Wednesday, 14 September 2011
Review: The Maze Runner
Author: James Dashner
Publisher: Delacorte Press Books for Young Readers
Publication Date: October 6th, 2009
Genre: YA, Dystopia
When Thomas wakes up in a dark and enclosed area, he has no memories of his past or of who he is. The only thing he knows about himself is his name. He soon finds himself in the Glade, where a group of fifty or so teenage boys live together. The Glade is surrounded by a Maze, which is home to monsters called Grievers. Every week, the creators send supplies, and a new boy is sent monthly. When Thomas arrives, the boys already have life in the Maze down to a science. Each boy has a job, which is eventually assigned to him based on what he does best. Although Thomas is at first overwhelmed and frightened by the new life he has been thrown into, he feels like the Maze is familiar to him. He unexplainably wants to be a Runner, one of the boys who run through the maze every day, mapping it out and looking for a way out. The day after Thomas’ arrival, a girl is sent to the Glade with a message for the boys. As life in the maze begins to change dramatically, Thomas tries to solve the mysteries of his new life. Who are the Creators of the Maze and what do they want? Will the boys ever be able to solve the Maze? When Thomas’ past seems to hold some of the answers, he will have to find a way to remember life before the Maze.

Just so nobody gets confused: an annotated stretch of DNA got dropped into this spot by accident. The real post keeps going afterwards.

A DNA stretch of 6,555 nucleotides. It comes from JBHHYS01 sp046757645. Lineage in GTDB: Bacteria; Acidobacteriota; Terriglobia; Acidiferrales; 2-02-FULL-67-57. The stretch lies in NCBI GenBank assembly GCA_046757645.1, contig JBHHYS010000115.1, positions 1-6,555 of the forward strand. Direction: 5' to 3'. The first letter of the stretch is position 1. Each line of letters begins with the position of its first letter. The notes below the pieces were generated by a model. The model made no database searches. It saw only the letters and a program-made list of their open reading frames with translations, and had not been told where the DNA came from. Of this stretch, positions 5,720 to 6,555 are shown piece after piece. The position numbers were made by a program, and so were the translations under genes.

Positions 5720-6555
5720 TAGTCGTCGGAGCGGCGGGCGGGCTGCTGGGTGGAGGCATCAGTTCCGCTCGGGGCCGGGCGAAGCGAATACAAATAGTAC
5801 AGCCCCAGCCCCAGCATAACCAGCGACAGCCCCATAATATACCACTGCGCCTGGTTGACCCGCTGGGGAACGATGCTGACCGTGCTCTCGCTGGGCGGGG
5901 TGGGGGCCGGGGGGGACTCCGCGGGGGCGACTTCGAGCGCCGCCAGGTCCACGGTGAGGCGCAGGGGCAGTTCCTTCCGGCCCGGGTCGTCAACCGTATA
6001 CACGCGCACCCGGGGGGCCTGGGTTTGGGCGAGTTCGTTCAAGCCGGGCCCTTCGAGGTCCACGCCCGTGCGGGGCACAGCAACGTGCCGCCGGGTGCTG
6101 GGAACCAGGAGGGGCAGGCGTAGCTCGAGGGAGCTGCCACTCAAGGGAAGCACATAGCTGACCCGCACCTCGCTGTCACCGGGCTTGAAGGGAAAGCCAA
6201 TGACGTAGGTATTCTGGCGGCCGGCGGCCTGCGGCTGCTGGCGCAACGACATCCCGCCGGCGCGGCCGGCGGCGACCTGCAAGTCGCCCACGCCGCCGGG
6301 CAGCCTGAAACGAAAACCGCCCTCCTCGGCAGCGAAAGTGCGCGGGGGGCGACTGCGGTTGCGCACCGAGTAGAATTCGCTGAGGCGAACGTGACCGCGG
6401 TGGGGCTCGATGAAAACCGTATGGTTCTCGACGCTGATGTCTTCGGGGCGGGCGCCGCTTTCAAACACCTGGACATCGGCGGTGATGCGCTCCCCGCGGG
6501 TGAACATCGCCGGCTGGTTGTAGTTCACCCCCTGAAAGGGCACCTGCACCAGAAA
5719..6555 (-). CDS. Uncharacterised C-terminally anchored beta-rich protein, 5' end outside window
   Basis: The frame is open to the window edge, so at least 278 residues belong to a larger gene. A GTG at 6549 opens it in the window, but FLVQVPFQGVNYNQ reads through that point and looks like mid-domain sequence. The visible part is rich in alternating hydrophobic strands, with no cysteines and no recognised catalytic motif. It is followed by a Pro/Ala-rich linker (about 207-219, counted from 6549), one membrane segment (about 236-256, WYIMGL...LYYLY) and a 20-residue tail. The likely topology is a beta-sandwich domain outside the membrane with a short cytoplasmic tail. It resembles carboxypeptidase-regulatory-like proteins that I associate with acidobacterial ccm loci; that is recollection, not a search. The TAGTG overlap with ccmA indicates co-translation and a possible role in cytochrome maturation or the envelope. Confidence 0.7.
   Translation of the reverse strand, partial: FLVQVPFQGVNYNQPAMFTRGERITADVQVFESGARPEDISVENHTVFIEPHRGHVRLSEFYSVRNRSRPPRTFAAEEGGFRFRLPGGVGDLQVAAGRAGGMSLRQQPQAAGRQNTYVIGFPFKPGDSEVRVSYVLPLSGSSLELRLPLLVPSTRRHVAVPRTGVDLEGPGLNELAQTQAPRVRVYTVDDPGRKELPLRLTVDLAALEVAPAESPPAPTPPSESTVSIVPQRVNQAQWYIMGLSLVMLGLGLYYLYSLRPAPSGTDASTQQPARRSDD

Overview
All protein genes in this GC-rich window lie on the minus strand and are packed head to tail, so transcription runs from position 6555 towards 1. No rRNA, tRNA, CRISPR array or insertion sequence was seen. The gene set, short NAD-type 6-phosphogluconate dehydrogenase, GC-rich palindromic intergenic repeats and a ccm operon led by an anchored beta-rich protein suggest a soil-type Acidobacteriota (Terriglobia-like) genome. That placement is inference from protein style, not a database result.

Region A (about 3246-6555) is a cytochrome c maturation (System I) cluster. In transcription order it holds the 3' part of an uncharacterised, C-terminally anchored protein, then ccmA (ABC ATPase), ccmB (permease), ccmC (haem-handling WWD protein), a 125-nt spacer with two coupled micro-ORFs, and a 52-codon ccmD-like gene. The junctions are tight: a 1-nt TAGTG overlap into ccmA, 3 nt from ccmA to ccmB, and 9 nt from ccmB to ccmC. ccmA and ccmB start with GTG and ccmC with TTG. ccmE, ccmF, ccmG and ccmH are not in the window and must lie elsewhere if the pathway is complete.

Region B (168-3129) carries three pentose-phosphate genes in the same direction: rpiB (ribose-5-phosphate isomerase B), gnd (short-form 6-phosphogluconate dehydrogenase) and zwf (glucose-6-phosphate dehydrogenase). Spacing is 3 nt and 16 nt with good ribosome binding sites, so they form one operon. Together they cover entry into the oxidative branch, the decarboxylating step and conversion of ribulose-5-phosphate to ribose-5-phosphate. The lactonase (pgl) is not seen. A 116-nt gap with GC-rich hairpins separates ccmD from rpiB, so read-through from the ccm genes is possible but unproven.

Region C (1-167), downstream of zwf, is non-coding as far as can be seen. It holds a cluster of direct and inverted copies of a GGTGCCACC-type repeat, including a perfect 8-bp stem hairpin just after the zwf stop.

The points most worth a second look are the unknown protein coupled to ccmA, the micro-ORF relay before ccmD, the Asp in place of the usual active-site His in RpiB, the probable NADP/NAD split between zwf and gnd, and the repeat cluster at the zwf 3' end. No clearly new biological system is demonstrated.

I bought this book on a whim and am very glad I did. I loved it! I couldn’t put it down until the very last page, and after that I couldn’t stop thinking about it. As The Maze Runner begins, the reader basically has no idea what’s going on. In the beginning, there are so many questions about the Maze and why these boys were sent there. This may be an unpopular opinion, but I love having no idea what’s going on at the beginning of the novel. It’s a fast way to get me hooked. The plot was fast paced and exciting, with lots of action and mystery. It was really interesting to see how these boys had created a functioning community. I loved Minho, Newt and Chuck but was really disappointed in Teresa. She’s the only female character but her character is never built and she feels flat throughout the whole novel. Hopefully that will change in the other books in the series. I loved the concept and think that Dashner wrote a great story. Not only a good book for discussion and book clubs, it would also be a good choice for teenage boys who are reluctant readers. The Maze Runner is a well-written and promising start to the series, and I’d definitely recommend it.
Overall, The Maze Runner is based on an original concept that Dashner managed to turn into an exciting and riveting book. I loved the ending, and I cannot wait to read The Scorch Trials, the next book in the series. Gripping and full of adventure and suspense, this book pulls you in and makes you think.